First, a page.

The Workers’ Compensation Act allows an employer to reduce an injured workers’ compensation benefits against pension benefits, to the extent that the workers’ pension benefits were funded by the employer.  Most injured workers learn that their employer plans to offset workers’ compensation benefits when they receive a “Notice of Workers’ Compensation Benefit Offset” form in the mail.  In many cases, the employer fails to fully explain how it calculated the offset; or, the calculations, if provided, may seem remarkably complex.  As a result, many injured workers simply accept their employers’ representations regarding the amount of the offset. 

For many years, the attorneys at Abes Baumann have aggressively fought efforts by employers to reduce our clients benefits based on pension payments.  When an injured worker chooses to challenge a “Notice of Workers’ Compensation Benefit Offset” form, the employer bears the burden of proving the extent to which the employer funded the pension.  If the employer is unable to convince the Workers’ Compensation Judge (WCJ) that it funded a specific portion of the pension, the WCJ can disallow ANY reduction.  Even if the Judge allows some reduction, the WCJ has the ability to determine whether or not the amount of the reduction claimed by the employer is accurate.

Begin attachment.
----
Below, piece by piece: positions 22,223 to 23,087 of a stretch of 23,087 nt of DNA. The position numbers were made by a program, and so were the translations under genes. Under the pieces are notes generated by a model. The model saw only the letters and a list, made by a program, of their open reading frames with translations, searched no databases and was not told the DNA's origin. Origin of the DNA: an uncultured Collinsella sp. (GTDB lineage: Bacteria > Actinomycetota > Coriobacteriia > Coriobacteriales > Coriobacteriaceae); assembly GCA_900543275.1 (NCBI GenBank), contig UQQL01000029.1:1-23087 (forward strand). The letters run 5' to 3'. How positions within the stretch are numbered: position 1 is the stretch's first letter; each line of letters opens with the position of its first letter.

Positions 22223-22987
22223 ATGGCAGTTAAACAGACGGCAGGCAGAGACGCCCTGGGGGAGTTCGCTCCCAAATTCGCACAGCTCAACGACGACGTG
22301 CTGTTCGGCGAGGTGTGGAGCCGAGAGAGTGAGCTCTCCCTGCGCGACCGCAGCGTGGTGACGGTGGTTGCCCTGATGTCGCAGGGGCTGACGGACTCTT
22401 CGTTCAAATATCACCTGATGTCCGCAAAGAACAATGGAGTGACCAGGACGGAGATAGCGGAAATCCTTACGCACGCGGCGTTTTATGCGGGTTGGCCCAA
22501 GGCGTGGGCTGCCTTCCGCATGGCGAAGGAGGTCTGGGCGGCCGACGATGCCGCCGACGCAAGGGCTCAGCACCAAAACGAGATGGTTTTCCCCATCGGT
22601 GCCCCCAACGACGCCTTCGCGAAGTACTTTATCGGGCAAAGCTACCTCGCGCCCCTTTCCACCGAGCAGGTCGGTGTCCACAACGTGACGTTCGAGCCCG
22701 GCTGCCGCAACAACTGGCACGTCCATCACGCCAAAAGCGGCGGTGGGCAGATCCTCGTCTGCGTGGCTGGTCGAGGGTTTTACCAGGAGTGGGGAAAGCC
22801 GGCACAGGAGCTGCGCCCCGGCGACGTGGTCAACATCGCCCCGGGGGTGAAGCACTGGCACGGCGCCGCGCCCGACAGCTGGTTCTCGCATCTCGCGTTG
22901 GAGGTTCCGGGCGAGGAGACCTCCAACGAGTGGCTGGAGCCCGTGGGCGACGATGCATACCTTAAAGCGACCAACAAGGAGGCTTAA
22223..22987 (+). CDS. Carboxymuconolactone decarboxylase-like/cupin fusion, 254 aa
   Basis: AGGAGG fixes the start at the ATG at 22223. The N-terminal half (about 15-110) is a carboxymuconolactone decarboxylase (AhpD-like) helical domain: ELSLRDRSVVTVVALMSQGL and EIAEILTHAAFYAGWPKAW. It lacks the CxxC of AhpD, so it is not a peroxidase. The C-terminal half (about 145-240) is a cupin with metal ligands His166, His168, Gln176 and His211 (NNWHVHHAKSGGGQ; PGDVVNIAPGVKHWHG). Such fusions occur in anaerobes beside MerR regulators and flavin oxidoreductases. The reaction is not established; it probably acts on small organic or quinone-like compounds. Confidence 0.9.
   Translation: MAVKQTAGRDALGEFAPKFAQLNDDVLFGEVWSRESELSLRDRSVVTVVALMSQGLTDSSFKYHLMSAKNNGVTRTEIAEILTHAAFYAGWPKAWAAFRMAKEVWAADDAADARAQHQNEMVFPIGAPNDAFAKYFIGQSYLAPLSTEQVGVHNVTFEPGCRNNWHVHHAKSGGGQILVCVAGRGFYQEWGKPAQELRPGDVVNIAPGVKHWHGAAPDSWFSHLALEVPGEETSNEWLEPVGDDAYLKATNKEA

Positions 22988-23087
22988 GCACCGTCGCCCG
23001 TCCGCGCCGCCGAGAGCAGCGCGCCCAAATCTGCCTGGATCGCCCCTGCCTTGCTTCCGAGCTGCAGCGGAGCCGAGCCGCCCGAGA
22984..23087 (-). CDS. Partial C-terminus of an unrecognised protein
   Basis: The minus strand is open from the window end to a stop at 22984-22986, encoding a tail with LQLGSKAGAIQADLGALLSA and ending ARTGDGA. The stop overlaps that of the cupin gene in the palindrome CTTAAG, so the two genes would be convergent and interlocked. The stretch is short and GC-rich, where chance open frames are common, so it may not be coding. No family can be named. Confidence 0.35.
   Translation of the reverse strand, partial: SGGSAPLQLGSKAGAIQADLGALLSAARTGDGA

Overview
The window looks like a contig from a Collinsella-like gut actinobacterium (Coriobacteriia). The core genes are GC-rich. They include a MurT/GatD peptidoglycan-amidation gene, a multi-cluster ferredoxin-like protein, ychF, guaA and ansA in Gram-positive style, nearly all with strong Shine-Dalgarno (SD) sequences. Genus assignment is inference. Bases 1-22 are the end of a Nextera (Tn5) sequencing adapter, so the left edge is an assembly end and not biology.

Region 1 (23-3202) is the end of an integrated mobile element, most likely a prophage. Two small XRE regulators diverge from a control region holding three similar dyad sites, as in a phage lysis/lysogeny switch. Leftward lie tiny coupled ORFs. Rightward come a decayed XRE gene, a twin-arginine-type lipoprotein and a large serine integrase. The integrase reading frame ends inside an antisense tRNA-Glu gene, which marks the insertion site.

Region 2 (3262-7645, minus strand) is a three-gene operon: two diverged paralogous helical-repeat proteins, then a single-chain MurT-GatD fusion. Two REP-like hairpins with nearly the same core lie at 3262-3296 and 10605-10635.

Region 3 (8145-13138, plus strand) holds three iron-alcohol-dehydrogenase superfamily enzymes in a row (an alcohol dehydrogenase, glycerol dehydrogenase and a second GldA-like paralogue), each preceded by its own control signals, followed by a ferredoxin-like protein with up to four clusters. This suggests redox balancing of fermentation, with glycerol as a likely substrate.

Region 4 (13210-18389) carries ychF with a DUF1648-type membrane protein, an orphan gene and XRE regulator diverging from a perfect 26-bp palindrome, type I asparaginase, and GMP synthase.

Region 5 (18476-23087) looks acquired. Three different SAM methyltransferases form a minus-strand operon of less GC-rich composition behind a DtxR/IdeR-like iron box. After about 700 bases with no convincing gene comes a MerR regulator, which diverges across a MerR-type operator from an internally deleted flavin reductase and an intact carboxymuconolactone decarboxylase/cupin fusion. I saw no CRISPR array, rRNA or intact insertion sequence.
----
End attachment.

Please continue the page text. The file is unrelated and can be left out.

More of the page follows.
We are currently litigating several cases involving former employees of the State of Pennsylvania who are currently receiving pension benefits through the State Employee’s Retirement System (SERS).  We believe that SERS has miscalculated the reduction and, as a result, the State of Pennsylvania has taken a larger reduction than that to which it is entitled.  We also believe that SERS has applied the same, flawed, method of calculation in many other cases. 

If you are an injured worker whose workers’ compensation has been reduced because of pension benefits, please contact our firm.  We can determine whether or not your employer is entitled to an reduction and, if so, whether or not the amount is correct. 

Pennsylvania Supreme Court: “A job must be open and available to count in a Labor Market Survey.”